• John Sanford says:

      oh, and all three of the above are American made. If one wants a much less expensive option, and very light, the Buck Bantam line is great, also made in USA. Not, as a practical matter, one handed opening, nor do they have pocket clips, but nice sharps.

  23. Robert Hicks says:

    What about Swann Morton scalpels? I use a retractable version. Cheap. Easy to replace the blade. And very, very sharp.

  24. Brian says:

    I’ve been carrying a Leatherman skeletool for about a year now. It’s small enough to go in the pocket. Has a screw driver and a needle nose pliers. It has a good belt clip but I took it off. I’ve never gotten along with a belt clip. The blade holds an edge well and I use it daily. It’s worth looking at if that Kershaw ever gets misplaced.

  25. Matthew Hutchinson says:

    Given your penchant for the finest of tools, have you looked at Benchmade? Why not spring the money for something nicer than a $40 Kershaw?
    They may not be much more functional but I’d venture to say something like a Benchmade is a notch above in terms of aesthetics and design.

  26. I’ve managed to lose every knife I’ve had that had a belt clip, but still have the F&F pocket knife without a clip going on 2 years now.

  27. Matt Colby says:

    The web site is selling them for 69.95.

  28. rwyoung says:

    How’s the grip in a wet (too early for you to evaluate a cold) hand?

    • It’s mostly smooth, so I would guess “marginal.”

      • rwyoung says:

        Looking at options, there is a “glass fiber filled” handle version with texture. Cheap at about $30, right around the “just give it a try and re-gift to some sucker later” price point. More interested in use with wet and/or gloved hands. Lanyard loop point is a plus.

        • rwyoung says:

          Took delivery of the glass fiber filled handle version $30. It does have a helpful grip texture. It seems decent with a wet hand (warm, yet to test cold) and was reasonably easy to use with a thickly gloved hand. Closing with a gloved hand was the only difficulty but it can be done without slicing the glove open. The belt clip can be removed and one can rely on a lanyard loop in cold and wet conditions. Nice thick blade too.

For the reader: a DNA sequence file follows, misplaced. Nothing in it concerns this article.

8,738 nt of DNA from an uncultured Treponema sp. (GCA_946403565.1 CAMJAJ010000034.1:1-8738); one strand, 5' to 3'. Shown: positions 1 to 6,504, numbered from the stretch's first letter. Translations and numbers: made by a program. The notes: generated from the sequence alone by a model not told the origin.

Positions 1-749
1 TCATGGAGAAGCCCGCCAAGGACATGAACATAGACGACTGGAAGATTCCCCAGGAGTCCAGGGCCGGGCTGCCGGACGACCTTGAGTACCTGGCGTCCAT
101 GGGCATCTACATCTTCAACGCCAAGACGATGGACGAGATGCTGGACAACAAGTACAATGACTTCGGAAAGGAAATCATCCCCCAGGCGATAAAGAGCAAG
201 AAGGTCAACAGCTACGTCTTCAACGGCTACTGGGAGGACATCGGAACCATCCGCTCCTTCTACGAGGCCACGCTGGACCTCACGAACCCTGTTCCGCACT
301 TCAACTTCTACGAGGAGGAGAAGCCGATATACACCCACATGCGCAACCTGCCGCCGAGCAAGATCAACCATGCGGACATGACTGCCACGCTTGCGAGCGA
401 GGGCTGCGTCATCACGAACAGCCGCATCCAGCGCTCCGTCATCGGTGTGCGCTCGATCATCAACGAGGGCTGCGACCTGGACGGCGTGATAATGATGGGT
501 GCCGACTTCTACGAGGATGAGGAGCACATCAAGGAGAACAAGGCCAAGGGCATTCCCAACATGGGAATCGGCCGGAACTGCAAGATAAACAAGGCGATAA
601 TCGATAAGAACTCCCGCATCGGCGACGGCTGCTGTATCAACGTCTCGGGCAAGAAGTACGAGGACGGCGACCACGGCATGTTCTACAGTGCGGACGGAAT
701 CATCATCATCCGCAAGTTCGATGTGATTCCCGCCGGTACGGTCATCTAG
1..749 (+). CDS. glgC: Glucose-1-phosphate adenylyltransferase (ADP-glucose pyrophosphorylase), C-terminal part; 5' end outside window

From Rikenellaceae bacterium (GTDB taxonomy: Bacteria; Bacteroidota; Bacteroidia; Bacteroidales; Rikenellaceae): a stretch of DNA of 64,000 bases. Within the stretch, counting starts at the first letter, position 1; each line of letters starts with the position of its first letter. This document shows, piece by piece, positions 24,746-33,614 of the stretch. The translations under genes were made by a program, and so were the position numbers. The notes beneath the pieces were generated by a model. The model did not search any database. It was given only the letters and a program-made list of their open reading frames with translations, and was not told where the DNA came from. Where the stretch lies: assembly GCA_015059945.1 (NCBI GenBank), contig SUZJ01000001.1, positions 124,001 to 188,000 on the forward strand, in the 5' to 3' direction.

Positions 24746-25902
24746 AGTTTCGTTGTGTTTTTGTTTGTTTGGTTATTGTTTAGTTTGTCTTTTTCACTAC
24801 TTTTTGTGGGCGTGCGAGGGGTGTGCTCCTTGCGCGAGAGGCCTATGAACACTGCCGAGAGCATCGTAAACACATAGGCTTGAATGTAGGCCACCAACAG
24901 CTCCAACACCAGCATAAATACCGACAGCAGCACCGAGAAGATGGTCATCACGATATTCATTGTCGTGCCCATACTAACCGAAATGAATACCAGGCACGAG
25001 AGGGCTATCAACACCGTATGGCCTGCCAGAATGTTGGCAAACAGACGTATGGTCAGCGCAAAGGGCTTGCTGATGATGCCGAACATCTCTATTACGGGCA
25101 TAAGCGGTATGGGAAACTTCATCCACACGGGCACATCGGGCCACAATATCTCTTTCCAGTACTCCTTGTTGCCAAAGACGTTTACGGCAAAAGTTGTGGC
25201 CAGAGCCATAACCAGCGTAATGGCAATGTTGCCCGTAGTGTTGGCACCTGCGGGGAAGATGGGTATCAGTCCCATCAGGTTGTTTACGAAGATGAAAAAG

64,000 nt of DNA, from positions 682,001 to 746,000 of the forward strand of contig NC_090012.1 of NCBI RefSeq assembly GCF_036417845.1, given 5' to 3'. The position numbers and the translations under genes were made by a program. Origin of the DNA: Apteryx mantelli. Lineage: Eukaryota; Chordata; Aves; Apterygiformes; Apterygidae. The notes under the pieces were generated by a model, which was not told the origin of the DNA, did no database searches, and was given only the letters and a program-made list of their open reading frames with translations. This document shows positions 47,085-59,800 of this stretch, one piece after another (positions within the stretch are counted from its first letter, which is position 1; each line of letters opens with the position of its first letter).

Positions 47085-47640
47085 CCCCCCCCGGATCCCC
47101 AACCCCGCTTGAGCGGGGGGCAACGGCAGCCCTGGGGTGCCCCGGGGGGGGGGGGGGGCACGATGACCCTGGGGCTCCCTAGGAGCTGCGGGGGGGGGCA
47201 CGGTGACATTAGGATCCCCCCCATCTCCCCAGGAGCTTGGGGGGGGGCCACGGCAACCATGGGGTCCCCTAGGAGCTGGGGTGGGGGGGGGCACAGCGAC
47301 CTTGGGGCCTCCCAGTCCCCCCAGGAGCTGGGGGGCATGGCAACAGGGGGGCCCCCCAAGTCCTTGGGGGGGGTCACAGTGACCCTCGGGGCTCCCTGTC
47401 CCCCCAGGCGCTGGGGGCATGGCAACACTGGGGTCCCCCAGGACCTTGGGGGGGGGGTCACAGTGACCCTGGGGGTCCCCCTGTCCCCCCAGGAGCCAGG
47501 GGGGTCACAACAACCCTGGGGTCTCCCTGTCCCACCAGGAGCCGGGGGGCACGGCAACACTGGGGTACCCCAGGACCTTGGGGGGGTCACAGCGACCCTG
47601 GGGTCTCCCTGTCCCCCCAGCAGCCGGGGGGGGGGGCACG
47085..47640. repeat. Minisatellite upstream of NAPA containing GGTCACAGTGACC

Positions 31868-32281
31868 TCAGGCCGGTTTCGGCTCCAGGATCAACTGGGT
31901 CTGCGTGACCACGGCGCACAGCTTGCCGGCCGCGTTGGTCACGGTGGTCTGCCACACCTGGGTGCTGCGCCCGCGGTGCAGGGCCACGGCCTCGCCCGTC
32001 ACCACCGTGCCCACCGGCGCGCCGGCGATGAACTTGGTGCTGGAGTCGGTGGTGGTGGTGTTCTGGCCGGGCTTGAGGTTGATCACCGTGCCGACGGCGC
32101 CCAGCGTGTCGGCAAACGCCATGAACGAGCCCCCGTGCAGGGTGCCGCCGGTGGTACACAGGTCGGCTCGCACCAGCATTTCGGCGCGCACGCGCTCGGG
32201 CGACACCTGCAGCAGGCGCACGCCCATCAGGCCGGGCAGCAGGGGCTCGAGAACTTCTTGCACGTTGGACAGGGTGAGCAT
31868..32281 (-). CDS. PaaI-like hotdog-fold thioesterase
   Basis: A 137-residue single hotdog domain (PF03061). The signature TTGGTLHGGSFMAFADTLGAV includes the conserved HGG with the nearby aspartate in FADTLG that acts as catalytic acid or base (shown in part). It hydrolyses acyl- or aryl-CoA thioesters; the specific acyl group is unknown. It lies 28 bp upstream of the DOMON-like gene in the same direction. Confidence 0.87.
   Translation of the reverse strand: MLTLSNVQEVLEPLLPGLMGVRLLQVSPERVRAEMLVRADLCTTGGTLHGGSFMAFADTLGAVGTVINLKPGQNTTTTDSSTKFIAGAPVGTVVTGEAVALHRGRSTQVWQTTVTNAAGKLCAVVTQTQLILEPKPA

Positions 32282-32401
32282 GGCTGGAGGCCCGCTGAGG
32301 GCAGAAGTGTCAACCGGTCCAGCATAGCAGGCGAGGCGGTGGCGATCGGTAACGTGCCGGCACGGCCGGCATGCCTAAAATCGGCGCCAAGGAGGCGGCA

29. Erik Pearson says:

    Be warned, Kershaw blades are wicked sharp. I have a Kershaw Blur ($80 at Bass Pro) and nearly amputated the first joint on my right index finger when the knife slipped out of my left hand while cutting zip ties. Thankfully a good surgeon restored all mobility and most nerve sensation. Good call on the coated blade.

  30. Stefan Rusek says:

    I have been carrying a CRKT GSD for a bit over a year now, and it is great. It is similarly priced and looks to be VERY similar to the link. The one thing that I notice immediately about the link is that the bit runs all the way to the end, while the GSD stops about 1/8 of an inch before the end. this results in about a 1/2 inch of area where there is not cutting edge, and the last inch or so is a pain to sharpen. I’ve often thought of taking it to the grinder and fixing the problem, but the link looks like it doesn’t have that problem.

  31. i don’t, generally , carry a knife. so when i do, i like that it’s small. this has been a good value.


  32. Alex A. says:

    Just got mine and so far I like it. My only complaint is the locking spring assists opening the knife but that makes closing it one handed a bit harder than I would like.

    Thanks for the recommendation, it came just as I decided I needed a new pocket knife.

  33. Wow all this talk about knife brands and the pros and cons of this knife or that knife, but I think what’s missing here is some good stabbing stories! I’ll start off: I couldn’t believe this happened to me, but onc time I stabbed my best friend in the knee cap with a Damascus knife. The end.

  34. Steve Sheldon says:

    I have a Gerber Ultralight. It’s a tiny little knife, maybe 2″ inches long. It’s tough for me to lose as I have it on my keychain. I bought my first one in 1986. Bought a second this past year. They’re good for cutting things, but not real strong for wood carving.

  35. Steve Sheldon says:

    I have a Gerber Ultralight. It’s a tiny little knife, maybe 2″ inches long. It’s tough for me to lose as I have it on my keychain. I bought my first one in 1986. Bought a second this past year. They’re good for cutting things, but not real strong for wood carving.

  36. Nate Thomas says:

    Mine just came in the mail today, damn nice knife. For all the people where they’re illegal; yes it is a nice day in Texas, thank you for asking.